Smart Key: What are the fundamentals of animal welfare?

Let’s unpack the secrets of sustainable materials through our Smart Keys. Diving right to the heart of eco-design issues, the Smart Keys break down existing solutions to help you become more informed in your materials sourcing. Today, let’s explore animal welfare. There’s no doubt that animal-derived materials have qualities that justify their use in fashion. Thanks to their many benefits –  the softness and shine of silk, the strength and versatility of leather, the warmth and soft comfort of wool – animal materials experienced strong growth. Tied to an idea of naturalness, they were quite popular for a time. Since then, certain practices that have come to light in the silk, wool and leather industries, and the rise of vegan lifestyles, have prompted the fashion industry to have a rethink, and take a closer look at the conditions involved in the breeding, shearing and slaughter of the animals behind some favourite materials.

Not for the faint of heart

This feeling can be viewed as unnecessarily restrictive: one doesn’t need to be faint of heart to react viscerally to reports and videos detailing the treatment of animals in the food and fashion industries.

Animal welfare is a complex, multifaceted issue with ethical, economic, cultural, social, scientific and political dimensions. In Europe, there exists a duty of care in terms of people – why not an animal duty of care?

Anthropocentric or animal-centric?

Animal welfare refers to the physical and mental state of an animal in terms of the conditions in which it lives and dies. Many have pointed out that it is not a question of adapting the animal to its environment, but rather ensuring the environment is adapted to the animal.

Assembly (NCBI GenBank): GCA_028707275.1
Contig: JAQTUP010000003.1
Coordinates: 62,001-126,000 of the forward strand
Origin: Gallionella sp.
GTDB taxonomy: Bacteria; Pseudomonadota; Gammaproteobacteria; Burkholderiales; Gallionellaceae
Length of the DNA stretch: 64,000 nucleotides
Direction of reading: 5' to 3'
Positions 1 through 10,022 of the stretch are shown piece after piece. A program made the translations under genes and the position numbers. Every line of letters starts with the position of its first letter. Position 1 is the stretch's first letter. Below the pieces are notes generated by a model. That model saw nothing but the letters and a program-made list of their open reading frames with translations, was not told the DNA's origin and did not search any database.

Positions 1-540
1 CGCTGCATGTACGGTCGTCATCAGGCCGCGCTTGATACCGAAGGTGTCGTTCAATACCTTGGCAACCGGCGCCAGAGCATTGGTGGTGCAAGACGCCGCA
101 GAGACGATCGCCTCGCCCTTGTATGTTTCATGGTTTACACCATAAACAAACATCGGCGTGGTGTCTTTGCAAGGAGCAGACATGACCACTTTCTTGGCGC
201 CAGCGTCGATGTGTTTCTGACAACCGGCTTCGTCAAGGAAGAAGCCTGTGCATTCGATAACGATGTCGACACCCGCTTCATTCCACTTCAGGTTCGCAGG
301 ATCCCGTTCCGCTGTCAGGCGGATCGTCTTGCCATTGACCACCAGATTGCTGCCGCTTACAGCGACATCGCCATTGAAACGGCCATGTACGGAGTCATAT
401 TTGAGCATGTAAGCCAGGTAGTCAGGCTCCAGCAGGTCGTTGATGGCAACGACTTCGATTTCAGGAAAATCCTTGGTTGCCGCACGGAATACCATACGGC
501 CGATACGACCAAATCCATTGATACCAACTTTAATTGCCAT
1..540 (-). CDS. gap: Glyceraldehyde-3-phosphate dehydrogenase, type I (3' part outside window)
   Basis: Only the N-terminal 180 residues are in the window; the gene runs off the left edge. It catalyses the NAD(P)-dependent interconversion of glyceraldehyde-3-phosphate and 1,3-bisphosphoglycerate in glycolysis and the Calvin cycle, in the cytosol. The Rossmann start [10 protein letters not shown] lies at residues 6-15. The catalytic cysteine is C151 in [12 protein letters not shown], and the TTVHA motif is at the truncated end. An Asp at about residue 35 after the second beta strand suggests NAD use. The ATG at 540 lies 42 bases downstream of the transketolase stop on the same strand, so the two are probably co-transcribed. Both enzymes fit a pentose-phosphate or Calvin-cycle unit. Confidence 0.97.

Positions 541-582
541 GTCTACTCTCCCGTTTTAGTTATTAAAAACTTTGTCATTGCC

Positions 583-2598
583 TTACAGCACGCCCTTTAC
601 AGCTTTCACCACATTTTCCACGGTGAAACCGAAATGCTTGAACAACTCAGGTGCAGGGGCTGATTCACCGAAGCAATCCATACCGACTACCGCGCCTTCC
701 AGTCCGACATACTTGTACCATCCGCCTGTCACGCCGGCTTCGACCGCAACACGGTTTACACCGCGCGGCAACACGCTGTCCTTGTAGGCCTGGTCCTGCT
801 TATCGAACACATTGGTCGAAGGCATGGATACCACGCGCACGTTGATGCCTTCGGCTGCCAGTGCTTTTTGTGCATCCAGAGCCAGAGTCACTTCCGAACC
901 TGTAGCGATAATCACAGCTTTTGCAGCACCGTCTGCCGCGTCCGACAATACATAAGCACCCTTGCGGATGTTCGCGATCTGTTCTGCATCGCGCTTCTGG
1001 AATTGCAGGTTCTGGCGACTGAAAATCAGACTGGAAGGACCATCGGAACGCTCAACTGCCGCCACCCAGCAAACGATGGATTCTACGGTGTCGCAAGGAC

Humane actions will result in the well-being of the animal. But on what basis do we define and evaluate these fundamental practices?

Read also: Smart Key: Environmental management: catalyzing the leather industry’s shift to sustainability

5 freedoms of animal welfare

These 5 pillars were developed in the late 1960s by a British technical committee in response to the outcry over the intensive practices exposed in Ruth Harrison’s book “Animal Machines”. The committee’s text has served as a reference since its publication.

Animal welfare is based on all 5 criteria applied together to be sure of achieving the intended benefit. These criteria have subsequently been adopted by many organisations such as the OIE, the World Organisation for Animal Health, which sets international standards to support animal health and welfare combined with socio-economic development and environmental sustainability.

These five fundamental freedoms were established to ensure the dignity of the conditions in which animals live and die, based on criteria of nutrition, environment, health, behaviour and mental state.

  • Freedom from hunger and thirst by ready access to water and a diet to maintain good health
  • Freedom from discomfort by providing an appropriate environment with shelter and a comfortable resting area
  • Freedom from pain, injury or disease by prevention or rapid diagnosis and appropriate treatment of diseases
  • Freedom from fear and distress by ensuring conditions and treatment to avoid mental suffering
  • Freedom to express (most) normal behaviour by providing sufficient space, proper facilities, and company of the animal’s own kind

While the broad outlines are clearly laid out, what are the mechanisms ensuring their proper implementation?

Smart Key #1: Moving up the value chain to measure the risks